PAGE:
On March 3, Jerry Jones said at the NFL Combine, "You have asked me as I sit here do you want [Dez Bryant] on the team next year and my answer is yes.”
On Friday, Jerry said in a statement, "We arrived at this crossroad collectively with input from several voices within the organization. Ultimately we determined it was time to go in a new direction."
Life sure does come at you fast, especially when your employer is lying through his pretty white teeth and never had any intention of keeping you around in the first place.
The Cowboys retaining Dez was never an option, not even at a reduced rate; Jerry's spin from the Combine in Indy simply bought him time when he didn't need it. The Cowboys dumped Dez not because of money but rather they no longer believe he is worth any price.
Dez's legacy with the Cowboys will ultimately be his X. And that ball he caught in Green Bay that was not ruled a catch until three years later. And drama.
The release of Dez Bryant on Friday means the Dallas Cowboys have gone full New England Patriots, only without the players and coaches to pull it off. Meanwhile, Jerry continues to chase the ghosts from his dynasty teams Jimmy Johnson built more than two decades ago.
Jerry continues the search for his next Michael Irvin, and none of the big names that have followed The Playmaker are close. Not Joey Galloway. Not Antonio Bryant. Not Terrell Owens. Not Dez.
However tenuous you think head coach Jason Garrett and offensive coordinator Scott Linehan should be because of their record, cutting Dez is a decision that acts as yet another confirmation that JJ has quadrupled down on the top end of his staff.
Garrett, and Stephen Jones and Linehan, had had enough of Dez — that was end of Dez Bryant. Chide Jerry for being too meddlesome with the Cowboys, but he normally listens to the people he employs.
While he had to be convinced, somewhat, to release Terrell Owens in March of 2009, the decision to cut Dez did not require as much lobbying.
The decision to dump Dez leaves the Cowboys with a collection of wide receivers who should scare the Dak out of Prescott. Cowboys fans, meet your new No. 1 receiver - Terrance Williams!
That doesn't make me want to throw up the X. It makes me want to just throw up.
Maybe Cole Beasley hit a growth spurt this off-season. Perhaps free agent addition Allen Hurns will be a player.
They added a free agent receiver who played last season for Buffalo and Chicago; I didn't look up his name because, why bother?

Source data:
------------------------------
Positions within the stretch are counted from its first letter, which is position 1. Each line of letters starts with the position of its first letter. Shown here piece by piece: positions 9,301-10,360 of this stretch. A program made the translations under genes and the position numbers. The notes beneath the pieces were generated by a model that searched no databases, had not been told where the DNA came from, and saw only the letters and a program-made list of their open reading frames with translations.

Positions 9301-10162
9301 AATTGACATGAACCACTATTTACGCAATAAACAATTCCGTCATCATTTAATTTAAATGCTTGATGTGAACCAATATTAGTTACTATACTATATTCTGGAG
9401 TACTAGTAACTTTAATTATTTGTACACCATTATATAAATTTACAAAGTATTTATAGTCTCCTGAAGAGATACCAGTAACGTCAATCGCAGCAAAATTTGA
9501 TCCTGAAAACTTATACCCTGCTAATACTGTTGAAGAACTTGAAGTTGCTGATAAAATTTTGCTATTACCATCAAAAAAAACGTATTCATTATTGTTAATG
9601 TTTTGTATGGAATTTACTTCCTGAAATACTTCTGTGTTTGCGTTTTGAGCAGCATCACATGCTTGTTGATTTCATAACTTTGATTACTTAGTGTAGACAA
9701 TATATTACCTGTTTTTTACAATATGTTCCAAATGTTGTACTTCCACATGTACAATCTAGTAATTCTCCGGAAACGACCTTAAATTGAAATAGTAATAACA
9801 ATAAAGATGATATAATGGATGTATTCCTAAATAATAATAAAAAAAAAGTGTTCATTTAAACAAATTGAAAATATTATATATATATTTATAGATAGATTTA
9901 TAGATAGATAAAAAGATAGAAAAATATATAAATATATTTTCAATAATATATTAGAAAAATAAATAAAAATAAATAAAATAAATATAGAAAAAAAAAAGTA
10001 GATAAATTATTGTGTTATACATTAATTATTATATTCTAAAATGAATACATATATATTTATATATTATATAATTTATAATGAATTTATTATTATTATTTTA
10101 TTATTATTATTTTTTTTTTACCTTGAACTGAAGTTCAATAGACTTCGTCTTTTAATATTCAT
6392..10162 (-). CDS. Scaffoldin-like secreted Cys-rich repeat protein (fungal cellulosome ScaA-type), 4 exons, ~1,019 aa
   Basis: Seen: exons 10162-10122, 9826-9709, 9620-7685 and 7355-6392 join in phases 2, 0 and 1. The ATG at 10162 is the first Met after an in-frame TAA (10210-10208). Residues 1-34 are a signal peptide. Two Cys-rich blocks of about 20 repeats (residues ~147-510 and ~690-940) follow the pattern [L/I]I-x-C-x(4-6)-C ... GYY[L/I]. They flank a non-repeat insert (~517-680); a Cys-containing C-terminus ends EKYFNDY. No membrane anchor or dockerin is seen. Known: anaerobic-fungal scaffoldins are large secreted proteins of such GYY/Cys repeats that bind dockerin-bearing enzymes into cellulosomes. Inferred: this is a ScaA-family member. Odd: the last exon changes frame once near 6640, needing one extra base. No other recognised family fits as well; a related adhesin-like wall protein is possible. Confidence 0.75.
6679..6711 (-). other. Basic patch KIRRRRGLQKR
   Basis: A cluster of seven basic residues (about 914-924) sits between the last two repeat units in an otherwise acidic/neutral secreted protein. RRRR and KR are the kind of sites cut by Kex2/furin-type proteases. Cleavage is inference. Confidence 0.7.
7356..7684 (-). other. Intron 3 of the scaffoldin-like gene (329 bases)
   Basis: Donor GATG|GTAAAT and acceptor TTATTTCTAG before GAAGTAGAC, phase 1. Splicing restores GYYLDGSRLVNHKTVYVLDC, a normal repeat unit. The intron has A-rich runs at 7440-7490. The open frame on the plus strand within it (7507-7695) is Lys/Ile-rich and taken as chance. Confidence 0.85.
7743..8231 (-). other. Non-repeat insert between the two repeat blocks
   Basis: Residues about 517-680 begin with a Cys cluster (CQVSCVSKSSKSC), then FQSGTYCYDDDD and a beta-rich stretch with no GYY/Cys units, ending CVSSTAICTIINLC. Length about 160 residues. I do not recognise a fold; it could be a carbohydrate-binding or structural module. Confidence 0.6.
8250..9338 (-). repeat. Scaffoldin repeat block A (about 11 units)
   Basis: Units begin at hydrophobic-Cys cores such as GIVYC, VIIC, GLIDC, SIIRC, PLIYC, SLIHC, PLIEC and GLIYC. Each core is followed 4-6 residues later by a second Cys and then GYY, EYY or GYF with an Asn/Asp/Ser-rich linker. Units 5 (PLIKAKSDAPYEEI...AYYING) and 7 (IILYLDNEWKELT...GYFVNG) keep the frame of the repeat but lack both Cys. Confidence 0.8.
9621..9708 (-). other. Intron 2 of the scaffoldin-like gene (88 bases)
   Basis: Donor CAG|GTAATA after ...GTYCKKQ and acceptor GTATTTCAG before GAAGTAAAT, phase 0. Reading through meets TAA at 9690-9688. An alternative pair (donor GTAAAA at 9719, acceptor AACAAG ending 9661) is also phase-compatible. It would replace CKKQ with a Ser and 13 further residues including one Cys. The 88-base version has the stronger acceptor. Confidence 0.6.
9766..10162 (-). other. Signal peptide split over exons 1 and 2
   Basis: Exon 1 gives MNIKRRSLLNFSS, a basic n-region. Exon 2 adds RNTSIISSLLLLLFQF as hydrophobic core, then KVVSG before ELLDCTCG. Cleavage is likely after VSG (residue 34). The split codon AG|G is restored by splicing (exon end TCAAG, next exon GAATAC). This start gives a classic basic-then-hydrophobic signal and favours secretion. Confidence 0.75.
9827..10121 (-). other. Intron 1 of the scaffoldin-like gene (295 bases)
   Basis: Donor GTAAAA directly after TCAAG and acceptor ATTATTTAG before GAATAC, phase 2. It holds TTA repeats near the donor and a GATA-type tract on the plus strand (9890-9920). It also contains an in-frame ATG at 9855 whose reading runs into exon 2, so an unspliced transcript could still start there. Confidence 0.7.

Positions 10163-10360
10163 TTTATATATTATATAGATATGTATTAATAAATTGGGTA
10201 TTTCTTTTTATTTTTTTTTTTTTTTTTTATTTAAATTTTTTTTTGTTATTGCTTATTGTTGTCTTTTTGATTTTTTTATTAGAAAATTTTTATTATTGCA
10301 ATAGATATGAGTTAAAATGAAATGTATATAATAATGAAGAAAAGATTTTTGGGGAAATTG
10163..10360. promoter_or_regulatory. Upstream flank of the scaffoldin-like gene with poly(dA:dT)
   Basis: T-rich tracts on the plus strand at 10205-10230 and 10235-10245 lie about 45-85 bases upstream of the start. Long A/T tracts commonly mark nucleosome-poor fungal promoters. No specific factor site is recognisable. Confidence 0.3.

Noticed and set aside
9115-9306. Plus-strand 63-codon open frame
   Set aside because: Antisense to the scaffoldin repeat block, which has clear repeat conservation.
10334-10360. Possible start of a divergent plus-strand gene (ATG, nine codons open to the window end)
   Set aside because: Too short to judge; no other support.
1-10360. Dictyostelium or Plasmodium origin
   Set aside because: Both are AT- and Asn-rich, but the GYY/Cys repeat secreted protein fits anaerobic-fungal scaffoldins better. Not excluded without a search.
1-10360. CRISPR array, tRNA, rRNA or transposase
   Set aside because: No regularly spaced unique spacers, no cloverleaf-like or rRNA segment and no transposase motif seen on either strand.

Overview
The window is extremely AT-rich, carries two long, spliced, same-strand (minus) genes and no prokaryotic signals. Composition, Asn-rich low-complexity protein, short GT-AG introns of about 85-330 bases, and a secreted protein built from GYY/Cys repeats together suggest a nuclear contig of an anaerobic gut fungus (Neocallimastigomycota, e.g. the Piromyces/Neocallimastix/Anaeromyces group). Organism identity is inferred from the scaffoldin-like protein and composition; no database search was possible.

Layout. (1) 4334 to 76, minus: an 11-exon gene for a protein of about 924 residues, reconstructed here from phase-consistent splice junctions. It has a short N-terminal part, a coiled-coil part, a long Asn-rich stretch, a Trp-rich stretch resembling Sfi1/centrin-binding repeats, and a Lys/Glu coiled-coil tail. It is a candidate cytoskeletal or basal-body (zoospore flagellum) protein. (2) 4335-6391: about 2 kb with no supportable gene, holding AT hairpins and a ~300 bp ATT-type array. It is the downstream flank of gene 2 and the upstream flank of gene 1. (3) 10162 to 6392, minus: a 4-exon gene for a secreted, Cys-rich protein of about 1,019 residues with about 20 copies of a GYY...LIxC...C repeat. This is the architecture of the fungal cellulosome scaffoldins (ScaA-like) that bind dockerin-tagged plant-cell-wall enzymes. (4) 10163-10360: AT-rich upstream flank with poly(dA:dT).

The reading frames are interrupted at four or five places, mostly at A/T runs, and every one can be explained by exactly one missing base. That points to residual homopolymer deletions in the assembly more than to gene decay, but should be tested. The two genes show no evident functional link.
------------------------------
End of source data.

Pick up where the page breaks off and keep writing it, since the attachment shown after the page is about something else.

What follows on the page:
Dez has slowed down, and he was not worth the $12.5 million he was due. Nonetheless, he was still this team's best receiver.
Over the past few years, under the behest of Sheriff Stephen Jones, the Cowboys have embraced a philosophy of dumping older players; of going with their own youth over higher-priced free agents. In New England, they call it "The Patriot Way."
And that's great, provided Bill Belichick is your de facto defensive coordinator, and Tom Brady is your quarterback.
Part of that Patriot philosophy is to employ a fleet of receivers whose names you would never know, and do not qualify as a No. 1, receivers whose strength is to run routes correctly, and to not drop passes.
And that's great, provided your quarterback is one of the most accurate passers in the history of the sport.
For all of Dak Prescott's strengths, he has not shown he can drop a pass into a receiver's lap and make him look better than he is.
Dumping Dez will no doubt make the huddle, and sideline, quieter. Maybe easier. There is no guarantee any of Dak's receivers can fare any better than Bryant.
The decision is made, and Bryant's entertaining, noisy and often drama-filled time with the Cowboys is over. From the moment the Cowboys drafted him out of Oklahoma State in 2010, he was fascinating, thrilling and maddening to watch.
Hopefully he lands in a good spot where he can get a nice check and be a productive player. Dez Bryant is good for the NFL.
Meanwhile, Jerry will continue to try to find his next Playmaker, all the while remaining committed to a head coach whose results suggest he's not worth the loyalty.